Only once some of the nascent disputes had already been resolved, did the UK government issue guidance PPN 02/2020 encouraging clients with public contracts to provide contractual relief to at-risk supply partners – including accelerated and advance payments, rescheduling payments, advance payments releasing retention and acting more collaboratively for a more sustainable and resilient project team.
From my lawyer’s perspective, this reaction to Covid-19 does not smack of collaboration, innovation and sustainability. Of course, there are great examples of those behaviours, not least in the fitting out of the Nightingale field hospitals, and anecdotal evidence that some employers were going beyond their contractual duties and promising faster payments, like Network Rail and Highways England.
But many issues aren’t being resolved in ways which look after the whole supply network collaboratively – companies were lengthening payment terms or avoiding paying monies due to improve their own cash flow or in the hope that their creditor would go bust.
The majority of companies immediately delved into the depths of their complex contracts to find the elusive silver bullet which would provide THE answer, only to be disappointed. Most of the UK standard form construction contracts (even before legal butchering) are designed to find fault, or to save money at the expense of the other, not to find a collaborative way out of this unprecedented situation.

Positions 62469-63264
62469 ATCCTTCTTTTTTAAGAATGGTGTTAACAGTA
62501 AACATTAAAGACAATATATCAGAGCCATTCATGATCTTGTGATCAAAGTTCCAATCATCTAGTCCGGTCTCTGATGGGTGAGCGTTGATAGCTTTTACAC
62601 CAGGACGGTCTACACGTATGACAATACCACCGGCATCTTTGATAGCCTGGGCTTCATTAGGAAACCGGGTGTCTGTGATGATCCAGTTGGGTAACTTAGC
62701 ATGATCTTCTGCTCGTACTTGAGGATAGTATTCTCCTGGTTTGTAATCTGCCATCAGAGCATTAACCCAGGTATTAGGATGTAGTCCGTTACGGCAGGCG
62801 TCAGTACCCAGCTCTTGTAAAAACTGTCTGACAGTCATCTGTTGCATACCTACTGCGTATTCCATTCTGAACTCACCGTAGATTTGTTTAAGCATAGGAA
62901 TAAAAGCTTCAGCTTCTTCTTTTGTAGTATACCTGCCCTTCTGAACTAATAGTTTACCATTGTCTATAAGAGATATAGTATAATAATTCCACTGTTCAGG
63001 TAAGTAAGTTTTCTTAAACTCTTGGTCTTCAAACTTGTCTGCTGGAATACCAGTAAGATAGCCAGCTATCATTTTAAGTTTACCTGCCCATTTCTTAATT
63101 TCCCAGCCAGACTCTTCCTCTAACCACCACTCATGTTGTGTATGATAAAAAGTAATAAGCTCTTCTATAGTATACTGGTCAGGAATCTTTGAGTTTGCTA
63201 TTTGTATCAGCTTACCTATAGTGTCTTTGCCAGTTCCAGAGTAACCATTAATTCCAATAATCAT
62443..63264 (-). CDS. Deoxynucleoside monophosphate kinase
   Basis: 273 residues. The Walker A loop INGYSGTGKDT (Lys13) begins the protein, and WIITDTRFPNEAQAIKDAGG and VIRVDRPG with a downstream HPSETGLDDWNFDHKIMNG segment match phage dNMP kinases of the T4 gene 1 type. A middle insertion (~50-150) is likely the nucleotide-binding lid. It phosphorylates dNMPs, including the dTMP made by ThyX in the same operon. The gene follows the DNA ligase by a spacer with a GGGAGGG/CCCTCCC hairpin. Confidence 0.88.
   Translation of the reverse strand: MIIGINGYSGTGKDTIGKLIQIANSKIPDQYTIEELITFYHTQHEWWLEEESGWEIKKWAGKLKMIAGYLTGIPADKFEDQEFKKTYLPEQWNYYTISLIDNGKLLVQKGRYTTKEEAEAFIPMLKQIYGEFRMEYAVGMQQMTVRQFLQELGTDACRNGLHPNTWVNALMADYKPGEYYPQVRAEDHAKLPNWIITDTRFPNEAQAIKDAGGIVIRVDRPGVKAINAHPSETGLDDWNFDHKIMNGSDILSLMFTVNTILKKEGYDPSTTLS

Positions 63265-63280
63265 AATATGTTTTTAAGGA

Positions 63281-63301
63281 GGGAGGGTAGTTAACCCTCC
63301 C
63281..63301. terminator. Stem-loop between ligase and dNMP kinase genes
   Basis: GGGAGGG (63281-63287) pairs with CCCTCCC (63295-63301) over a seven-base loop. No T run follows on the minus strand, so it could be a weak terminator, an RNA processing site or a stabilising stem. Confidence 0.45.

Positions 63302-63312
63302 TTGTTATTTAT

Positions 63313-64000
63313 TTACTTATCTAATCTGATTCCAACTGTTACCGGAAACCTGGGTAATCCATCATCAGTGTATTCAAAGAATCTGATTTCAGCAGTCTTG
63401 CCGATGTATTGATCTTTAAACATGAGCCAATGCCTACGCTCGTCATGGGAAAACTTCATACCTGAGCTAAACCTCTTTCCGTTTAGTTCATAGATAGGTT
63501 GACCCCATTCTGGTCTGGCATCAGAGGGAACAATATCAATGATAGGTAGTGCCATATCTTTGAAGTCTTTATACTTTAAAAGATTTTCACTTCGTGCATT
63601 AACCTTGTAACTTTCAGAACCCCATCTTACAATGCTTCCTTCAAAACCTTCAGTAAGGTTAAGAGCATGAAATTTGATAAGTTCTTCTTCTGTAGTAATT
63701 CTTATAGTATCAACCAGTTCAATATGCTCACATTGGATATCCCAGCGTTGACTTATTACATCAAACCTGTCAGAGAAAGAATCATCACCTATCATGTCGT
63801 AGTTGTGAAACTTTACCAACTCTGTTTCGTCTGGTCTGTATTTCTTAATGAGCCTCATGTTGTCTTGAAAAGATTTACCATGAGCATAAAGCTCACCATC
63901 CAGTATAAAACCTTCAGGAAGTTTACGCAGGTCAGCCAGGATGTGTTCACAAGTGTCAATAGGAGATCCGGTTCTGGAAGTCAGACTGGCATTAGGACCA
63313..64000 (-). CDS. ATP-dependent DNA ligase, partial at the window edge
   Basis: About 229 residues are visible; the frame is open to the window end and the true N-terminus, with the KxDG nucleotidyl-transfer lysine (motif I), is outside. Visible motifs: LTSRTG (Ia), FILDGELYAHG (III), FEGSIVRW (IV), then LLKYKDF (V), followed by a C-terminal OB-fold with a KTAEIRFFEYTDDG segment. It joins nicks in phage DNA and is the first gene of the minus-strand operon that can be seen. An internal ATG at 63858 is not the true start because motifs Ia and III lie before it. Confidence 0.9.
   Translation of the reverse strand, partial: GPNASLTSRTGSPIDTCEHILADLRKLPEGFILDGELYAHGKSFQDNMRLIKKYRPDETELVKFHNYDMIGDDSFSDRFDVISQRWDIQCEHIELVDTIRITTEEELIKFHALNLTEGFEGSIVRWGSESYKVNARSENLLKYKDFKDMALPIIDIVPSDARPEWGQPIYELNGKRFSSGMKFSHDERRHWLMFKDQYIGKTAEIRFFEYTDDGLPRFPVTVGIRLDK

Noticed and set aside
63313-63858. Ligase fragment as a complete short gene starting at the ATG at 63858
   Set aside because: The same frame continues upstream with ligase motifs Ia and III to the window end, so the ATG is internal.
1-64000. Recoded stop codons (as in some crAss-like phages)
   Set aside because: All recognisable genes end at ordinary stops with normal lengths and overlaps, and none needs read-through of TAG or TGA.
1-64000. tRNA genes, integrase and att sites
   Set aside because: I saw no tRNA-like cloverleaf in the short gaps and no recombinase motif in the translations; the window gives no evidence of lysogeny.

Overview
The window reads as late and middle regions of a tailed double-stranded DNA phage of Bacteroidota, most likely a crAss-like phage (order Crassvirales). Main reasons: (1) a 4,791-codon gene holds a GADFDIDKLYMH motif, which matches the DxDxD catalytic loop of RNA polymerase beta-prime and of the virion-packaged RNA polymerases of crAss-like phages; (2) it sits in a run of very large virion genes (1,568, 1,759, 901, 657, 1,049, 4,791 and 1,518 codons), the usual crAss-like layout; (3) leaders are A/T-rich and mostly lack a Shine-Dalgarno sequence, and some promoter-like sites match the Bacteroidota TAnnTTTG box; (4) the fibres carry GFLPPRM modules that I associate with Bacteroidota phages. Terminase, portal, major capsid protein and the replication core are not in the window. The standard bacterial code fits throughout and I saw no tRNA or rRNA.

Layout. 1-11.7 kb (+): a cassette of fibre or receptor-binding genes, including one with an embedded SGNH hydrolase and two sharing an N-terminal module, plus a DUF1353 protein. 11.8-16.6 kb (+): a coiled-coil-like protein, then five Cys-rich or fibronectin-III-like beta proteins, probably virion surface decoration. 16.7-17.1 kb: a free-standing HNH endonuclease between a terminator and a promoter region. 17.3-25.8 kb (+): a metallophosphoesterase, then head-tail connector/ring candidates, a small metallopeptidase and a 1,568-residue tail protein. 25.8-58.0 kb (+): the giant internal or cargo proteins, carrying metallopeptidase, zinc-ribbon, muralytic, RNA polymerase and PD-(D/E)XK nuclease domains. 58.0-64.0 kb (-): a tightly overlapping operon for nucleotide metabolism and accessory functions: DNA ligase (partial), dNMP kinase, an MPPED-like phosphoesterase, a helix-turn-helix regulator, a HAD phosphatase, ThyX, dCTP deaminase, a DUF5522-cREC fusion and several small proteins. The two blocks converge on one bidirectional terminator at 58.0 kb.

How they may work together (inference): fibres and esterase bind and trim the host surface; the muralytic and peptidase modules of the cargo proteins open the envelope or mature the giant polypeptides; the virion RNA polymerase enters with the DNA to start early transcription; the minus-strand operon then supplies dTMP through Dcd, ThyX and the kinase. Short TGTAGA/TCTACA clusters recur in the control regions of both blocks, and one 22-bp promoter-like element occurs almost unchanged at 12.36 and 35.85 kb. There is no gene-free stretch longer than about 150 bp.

If we already had had a culture of collaboration, innovation and sustainability, it would have been far easier to manage this situation. Project teams would have (virtually) sat down to work out a route map for the next few weeks after lockdown, rather than checking what the contract said. Contractors would have proposed innovative solutions to people and supply management to maintain the safety of the site staff, without one eye on the change clause. Contractors and consultants would not have had to worry about whether they would get paid on time because the long-term sustainability of the supply network was a given.
Is a deep recession really the time when we will reverse decades of fragmented, low-tech, adversarial practice? Surely a recession, mass insolvencies, and an overhaul of client needs in terms of built environment and infrastructure will be enough change for the industry to cope with? When lockdown ends we will come blinking into a new world, but it may not be the nirvana commentators are hoping for.
Don’t get me wrong. Reports have consistently promoted collaboration as key to fewer disputes, greater productivity, and lower project costs as well as being central to adopting BIM. We know that we don’t want to languish at the bottom of McKinsey’s table on sectors using technology and that offsite manufacture and BIM both depend on our adoption of innovation. Once we’ve licked our wounds, we will talk about creating a more sustainable supply network with the resilience to withstand future pandemics.
There’s a big difference between wanting these and making them happen.
To be successful in implementing collaboration, innovation and sustainability, we need to get away from the race to the bottom: from lowest cost to best value, from bilateral contracts and fault-based insurances to project partnering and project insurances, from using subcontractors as trade capital to providing fair rewards, from gaming the contract to true collaboration. Innovation is essential, but not because we need shiny-new technology… but because we need a new culture to drive new behaviours.